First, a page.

The hem ran very long, again similar to both the 1920 and 1914 skirt patterns I have already used, but this is meant to be for a wide hem.  These wide and deep hems in early 20th century historical fashions really help to shape them, kind of like a stiffening, and need to hand pick-stitched down.  This dress’ hem has a slight “Hobble skirt” reference by the way is tapers in slightly slimmer for the last 8 inches above the hemline.  To emphasize the widening of the upper half of the skirt, the sheer overlay was cut in a high-low hem.  The more fashion images you see in the 1916 to 1918 range, the more it seems that every skirt overlay (and they were popular) had either a hem decoration and/or a curiously shaped hemline.  I went with both because it struck me as working well for this dress.  The arching sheer skirt compliments the arching bodice panel and the purple flower trim I added along this edge brings an overall harmony to the dress with the same trim being used on the sleeves.

With slightly shorter hemlines making it easier for women during the War to move around, it was also the opportunity to show off one’s pretty ankles in fabulous decorated stockings!  I have been holding onto these flocked, floral, vine-patterned, ivory stockings for a very long time just because I knew they were unusual, and now they were just what I needed.  Highly decorative embroidered or painted stockings, “clocked” hosiery as it’s called, had been immensely popular in the 18th century, but had a very strong comeback in the mid to late teens as soon as the skirts were slimmer and shorter.  Many 1910s and 20’s stockings enjoyed the “new” aspect of fashion even to the point of being very fantastical – see this post for snake and bird hosiery!  To say ‘Clocked’ stockings means they have an added design up the ankle, where traditionally a ‘gusset’/wedge has been added to give it shape – very racy considering it wasn’t until the later 1920’s that hosiery was considered as something other than underwear!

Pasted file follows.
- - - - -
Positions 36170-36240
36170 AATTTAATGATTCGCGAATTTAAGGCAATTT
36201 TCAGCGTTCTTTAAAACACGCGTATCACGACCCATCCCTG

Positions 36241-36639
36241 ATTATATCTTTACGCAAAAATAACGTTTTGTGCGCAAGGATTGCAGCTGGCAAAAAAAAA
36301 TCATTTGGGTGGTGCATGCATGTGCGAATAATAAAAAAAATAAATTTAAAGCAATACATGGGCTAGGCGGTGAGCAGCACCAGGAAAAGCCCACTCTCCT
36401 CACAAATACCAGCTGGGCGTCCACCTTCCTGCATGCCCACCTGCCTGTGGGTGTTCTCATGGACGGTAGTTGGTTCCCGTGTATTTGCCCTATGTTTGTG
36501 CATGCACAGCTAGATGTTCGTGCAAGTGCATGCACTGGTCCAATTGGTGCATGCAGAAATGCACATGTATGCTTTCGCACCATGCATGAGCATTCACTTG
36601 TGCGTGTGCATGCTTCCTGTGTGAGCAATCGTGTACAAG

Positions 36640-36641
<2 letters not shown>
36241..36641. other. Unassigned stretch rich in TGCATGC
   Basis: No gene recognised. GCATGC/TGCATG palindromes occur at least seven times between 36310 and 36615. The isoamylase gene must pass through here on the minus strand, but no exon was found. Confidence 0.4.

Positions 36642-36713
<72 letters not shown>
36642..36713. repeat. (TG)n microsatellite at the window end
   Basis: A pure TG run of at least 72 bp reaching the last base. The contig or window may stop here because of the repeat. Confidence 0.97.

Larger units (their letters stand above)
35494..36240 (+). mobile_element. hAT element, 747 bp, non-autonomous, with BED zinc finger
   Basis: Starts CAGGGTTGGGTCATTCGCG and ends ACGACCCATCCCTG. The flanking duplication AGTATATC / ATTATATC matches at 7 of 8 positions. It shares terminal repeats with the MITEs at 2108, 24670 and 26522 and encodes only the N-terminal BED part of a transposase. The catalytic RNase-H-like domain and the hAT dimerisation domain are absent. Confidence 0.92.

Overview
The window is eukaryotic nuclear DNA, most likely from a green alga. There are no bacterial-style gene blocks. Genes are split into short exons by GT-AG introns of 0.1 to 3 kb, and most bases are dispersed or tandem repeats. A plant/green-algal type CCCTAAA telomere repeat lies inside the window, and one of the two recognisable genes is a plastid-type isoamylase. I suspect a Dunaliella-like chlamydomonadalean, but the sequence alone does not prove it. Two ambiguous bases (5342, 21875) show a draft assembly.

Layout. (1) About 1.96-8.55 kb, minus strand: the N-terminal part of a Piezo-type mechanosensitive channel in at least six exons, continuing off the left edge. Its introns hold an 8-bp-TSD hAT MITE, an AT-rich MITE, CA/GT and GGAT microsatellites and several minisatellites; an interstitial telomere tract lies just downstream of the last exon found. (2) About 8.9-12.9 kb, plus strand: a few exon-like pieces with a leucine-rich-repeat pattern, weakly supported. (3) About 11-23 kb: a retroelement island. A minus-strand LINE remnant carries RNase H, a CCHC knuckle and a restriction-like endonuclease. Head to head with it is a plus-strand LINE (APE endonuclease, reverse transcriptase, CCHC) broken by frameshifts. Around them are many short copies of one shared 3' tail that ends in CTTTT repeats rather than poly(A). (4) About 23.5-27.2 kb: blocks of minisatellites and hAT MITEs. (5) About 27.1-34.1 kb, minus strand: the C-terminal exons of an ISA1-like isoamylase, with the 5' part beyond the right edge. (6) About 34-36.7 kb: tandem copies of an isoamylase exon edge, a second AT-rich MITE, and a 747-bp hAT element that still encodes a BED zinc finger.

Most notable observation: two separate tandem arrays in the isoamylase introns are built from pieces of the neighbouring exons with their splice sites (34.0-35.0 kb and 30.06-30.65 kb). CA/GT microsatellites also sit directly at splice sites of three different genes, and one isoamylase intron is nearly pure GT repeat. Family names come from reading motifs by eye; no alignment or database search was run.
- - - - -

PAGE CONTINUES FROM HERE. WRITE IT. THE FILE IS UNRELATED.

Of course, none of this outfit would have the proper look and feel without a good foundation.  Happily, I already had my under layers already me-made and available.  The late teens was in a weird position with regards to underwear.  Things were starting to change over to the looser, more modern two-piece “bra and bloomers”.  The corsetry that was around no longer had such long, lean lines and full body coverage (like what I wore under my 1914 ensemble).  I do not have a shorter late teens corset (like what the blogger “The Dreamstress” has put together).  The main idea is to have no bust support (keep the girls flat!) and volume around the knees with your slips and knickers, so I opted for the early 20’s underwear set I did have…envisioning myself as a very fashion-forward woman doing so!  Over the underwear went a reproduction sleeveless slip which was identical in style lines to this earlier teens era slip which I blogged about here.  The front is a lovely eyelet and the lack of sleeves was perfect for the sheer arms of my dress.

After all my efforts invested in the dress, there was no way I was starting from scratch for my headgear, too.  Thus, the hat is a refashion of a dated 80s or 90’s piece which became a very plausible authentic match.  I made use of something from my wardrobe I never really wear and not only beautified it, but turned it into something I needed anyway – win-win, right!?  Many summer hats in the teens had wide but sheer brims, whether it was made of lace in a wire frame, rows of ribbon, chiffon, or an open mesh.  The last kind was exactly what I had in my dated hat, it only needed a rounder, mushroom-style crown that needed to be much fancier before being closer to authentic.  In order to totally match with the dress, I used the small remnants left of the purple chiffon to loosely wrap (and gently, invisibly hand tack) around the crown, finished off with an intricate burgundy and purple ribbon remnant to match the colors of the buttons and the tassels.